Woodford: Passive Funds Won't Deliver

Veteran fund manager Neil Woodford says that in a low inflation, low growth environment there are few opportunities for returns, but an active manager can really earn his fee

Emma Wall 12 February, 2015 | 4:41PM
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The World economy is a difficult place – and according to veteran fund manager Neil Woodford things are going to get worse before they get better.

“I have been cautious for some time. The growth that policy makers pray for is a very long way off – and this is a problem for the world economy,” he said.

Woodford was speaking at a dinner to announce the launch of a new investment trust, the Woodford Patient Capital Trust, which will invest up to 75% small start-up companies – a mix of unquoted and quoted equities – with the remainder invested in larger undervalued companies.

It was dissatisfaction with the efforts of politicians that in part fuelled Woodford to set up a trust benefitting UK industry, as he believes there is not enough done to commercialise innovation in this country.

Looking at the wider macro backdrop, Woodford said that in particular developed economies faced secular stagnation thanks to ballooning debt levels.

“The US, UK and Europe followed Keynesian policy in an attempt to insulate their economies, but as a result it has created more debt and deflation,” said. “We have had a recession, but in trying to drag ourselves out of it we have created even more debt. I believe that in the future the response of policy makers will be seen as a fundamental error.”

The actions of the Federal Reserve, the Bank of England and the European Central Bank – namely to pump markets up with quantitative easing – has resulted in a distorted investment environment, in which Woodford says it is impossible to compare and contrast asset classes.

“Finnish sovereign bonds now have negative rates, Nestle has negative rates on its corporate bonds and Unilever is offering 0.5% on a seven year bond – these rates are telling one story, but equity prices are telling another,” he explained.

“If I had to bet on one being wrong I would say the equity prices are, and that we are due a major market correction. But I said that in 1999 and the stock market rallied for a further 18 months. When I think about the investment environment I would say it is as challenging as the economic environment. The risks are greater than they were three or four years ago, it is a very difficult situation for fund managers.”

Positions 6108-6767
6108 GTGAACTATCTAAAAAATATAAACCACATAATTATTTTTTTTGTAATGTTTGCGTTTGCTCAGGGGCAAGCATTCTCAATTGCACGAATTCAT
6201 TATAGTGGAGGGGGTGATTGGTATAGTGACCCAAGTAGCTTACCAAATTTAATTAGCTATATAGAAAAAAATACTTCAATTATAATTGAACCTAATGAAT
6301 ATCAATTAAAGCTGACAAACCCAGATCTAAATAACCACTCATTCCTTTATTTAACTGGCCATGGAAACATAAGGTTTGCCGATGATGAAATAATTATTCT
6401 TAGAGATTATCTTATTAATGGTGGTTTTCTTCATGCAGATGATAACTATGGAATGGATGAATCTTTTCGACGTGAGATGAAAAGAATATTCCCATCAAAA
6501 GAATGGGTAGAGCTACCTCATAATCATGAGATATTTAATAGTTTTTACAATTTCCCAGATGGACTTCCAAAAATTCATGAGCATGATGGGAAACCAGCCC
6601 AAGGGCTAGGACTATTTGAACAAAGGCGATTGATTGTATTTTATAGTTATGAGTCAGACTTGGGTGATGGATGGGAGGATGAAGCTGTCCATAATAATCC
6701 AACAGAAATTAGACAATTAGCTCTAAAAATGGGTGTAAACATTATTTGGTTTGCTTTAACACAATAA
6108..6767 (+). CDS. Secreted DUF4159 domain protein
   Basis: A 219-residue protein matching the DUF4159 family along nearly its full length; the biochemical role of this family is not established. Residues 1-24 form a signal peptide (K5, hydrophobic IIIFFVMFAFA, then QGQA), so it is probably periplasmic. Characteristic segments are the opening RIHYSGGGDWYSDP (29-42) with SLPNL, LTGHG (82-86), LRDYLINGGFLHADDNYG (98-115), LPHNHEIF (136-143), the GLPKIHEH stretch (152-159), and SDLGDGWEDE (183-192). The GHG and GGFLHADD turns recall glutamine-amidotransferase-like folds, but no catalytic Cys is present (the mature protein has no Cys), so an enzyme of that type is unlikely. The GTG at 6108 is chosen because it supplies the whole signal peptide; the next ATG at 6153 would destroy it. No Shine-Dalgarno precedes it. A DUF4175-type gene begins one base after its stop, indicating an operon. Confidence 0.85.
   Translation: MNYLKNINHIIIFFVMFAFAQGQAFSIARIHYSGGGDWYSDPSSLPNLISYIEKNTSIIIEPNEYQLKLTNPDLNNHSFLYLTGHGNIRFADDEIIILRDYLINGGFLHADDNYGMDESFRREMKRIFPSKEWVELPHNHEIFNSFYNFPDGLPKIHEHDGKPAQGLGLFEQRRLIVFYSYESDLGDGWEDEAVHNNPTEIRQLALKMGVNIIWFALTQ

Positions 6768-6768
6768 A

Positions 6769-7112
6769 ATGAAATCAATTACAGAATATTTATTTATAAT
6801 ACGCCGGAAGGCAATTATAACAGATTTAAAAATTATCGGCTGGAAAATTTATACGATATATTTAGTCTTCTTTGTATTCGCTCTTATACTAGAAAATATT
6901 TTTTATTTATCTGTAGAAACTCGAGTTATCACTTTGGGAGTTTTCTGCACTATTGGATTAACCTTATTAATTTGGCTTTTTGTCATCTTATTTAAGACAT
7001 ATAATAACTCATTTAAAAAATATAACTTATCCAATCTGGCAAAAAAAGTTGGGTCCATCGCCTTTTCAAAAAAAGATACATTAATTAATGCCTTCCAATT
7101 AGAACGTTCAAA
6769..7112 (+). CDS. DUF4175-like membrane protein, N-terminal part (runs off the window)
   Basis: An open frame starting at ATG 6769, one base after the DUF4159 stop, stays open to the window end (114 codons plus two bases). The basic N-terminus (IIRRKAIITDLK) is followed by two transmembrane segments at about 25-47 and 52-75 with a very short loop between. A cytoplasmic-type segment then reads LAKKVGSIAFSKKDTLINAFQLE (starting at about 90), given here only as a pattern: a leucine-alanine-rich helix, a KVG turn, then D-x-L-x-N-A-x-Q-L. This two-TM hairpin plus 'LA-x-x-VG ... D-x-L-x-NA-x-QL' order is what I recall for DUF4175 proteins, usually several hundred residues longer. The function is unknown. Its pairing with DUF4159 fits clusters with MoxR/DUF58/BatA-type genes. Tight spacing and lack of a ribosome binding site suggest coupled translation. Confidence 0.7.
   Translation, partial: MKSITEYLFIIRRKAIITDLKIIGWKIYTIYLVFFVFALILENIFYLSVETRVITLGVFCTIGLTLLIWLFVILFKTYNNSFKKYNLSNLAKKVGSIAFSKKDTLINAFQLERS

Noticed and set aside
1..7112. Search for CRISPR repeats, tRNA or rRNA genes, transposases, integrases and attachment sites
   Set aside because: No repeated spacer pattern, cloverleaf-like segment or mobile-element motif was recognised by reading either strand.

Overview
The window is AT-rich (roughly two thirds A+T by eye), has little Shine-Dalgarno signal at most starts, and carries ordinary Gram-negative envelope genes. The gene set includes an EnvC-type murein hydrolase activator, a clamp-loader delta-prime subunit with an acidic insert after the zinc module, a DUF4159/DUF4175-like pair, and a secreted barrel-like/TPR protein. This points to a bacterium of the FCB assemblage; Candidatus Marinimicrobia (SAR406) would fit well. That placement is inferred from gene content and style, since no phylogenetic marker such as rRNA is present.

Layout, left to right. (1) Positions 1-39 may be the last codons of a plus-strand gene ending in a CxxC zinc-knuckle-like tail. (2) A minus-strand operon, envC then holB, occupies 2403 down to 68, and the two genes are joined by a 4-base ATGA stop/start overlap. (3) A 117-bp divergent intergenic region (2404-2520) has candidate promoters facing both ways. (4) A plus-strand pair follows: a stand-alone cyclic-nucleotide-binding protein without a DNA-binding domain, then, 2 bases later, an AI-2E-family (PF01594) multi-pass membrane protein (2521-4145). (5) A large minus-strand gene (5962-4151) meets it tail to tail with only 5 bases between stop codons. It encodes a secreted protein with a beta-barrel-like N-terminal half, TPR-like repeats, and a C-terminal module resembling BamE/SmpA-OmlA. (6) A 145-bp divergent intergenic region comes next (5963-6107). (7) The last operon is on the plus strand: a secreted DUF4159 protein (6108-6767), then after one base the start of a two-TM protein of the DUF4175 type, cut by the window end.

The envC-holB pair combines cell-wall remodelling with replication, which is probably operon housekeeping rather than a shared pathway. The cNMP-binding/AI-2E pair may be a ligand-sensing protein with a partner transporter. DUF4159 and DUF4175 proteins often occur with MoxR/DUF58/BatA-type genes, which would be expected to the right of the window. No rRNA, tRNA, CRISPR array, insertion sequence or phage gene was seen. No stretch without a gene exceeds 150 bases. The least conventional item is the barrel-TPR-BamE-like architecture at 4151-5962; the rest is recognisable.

Passive Funds Won’t Deliver

Woodford said that while there were opportunities, they were a lot harder to find and investors would have to accept that gains would be made against a backdrop of volatility.

“I am confident we can deliver, but it will be volatile. Investors are not very good at translating political risk – look at the political risk building in Europe, to assume that is not a volatility variable would be foolish.”

He also named China, the oil price and US policy failure as sources of potential volatility – and pointed to how stretched equity valuations had become.

Woodford expressed concerns that over the last five years while stock markets rallied investors had been lulled into a false sense of security.

“Monetary policy has lifted all boats, but indices are pregnant with risk,” he warned. “In the past, 'risk on, risk off' was the driver of performance, now it has to be about valuation. Equities are expensive; if you strip out miners, banks and oil majors from the FTSE 100 it is on a price/earnings ratio of 19 times.”

He pointed to the “ludicrous” valuations of Whitbread (WTB), Unilever (ULVR) and Reckitt Benckiser (RB.) as examples – the latter he has held for most of his career, but now deems it far too expensive.

“As a fund manager you have got to roll your sleeves up. There is not an abundant opportunity set, but this sort of environment will out the closet trackers and passive strategies will not do well – now is the time for an active manager to earn his fee.”

This article is part of Morningstar’s Guide to Investment Trusts, highlighting the benefits of these unique investment vehicles – busting the investment trust jargon, revealing potential pitfalls and celebrating those experienced managers who have earned the top ranking from Morningstar fund analysts.

The information contained within is for educational and informational purposes ONLY. It is not intended nor should it be considered an invitation or inducement to buy or sell a security or securities noted within nor should it be viewed as a communication intended to persuade or incite you to buy or sell security or securities noted within. Any commentary provided is the opinion of the author and should not be considered a personalised recommendation. The information contained within should not be a person's sole basis for making an investment decision. Please contact your financial professional before making an investment decision.

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Emma Wall  is former Senior International Editor for Morningstar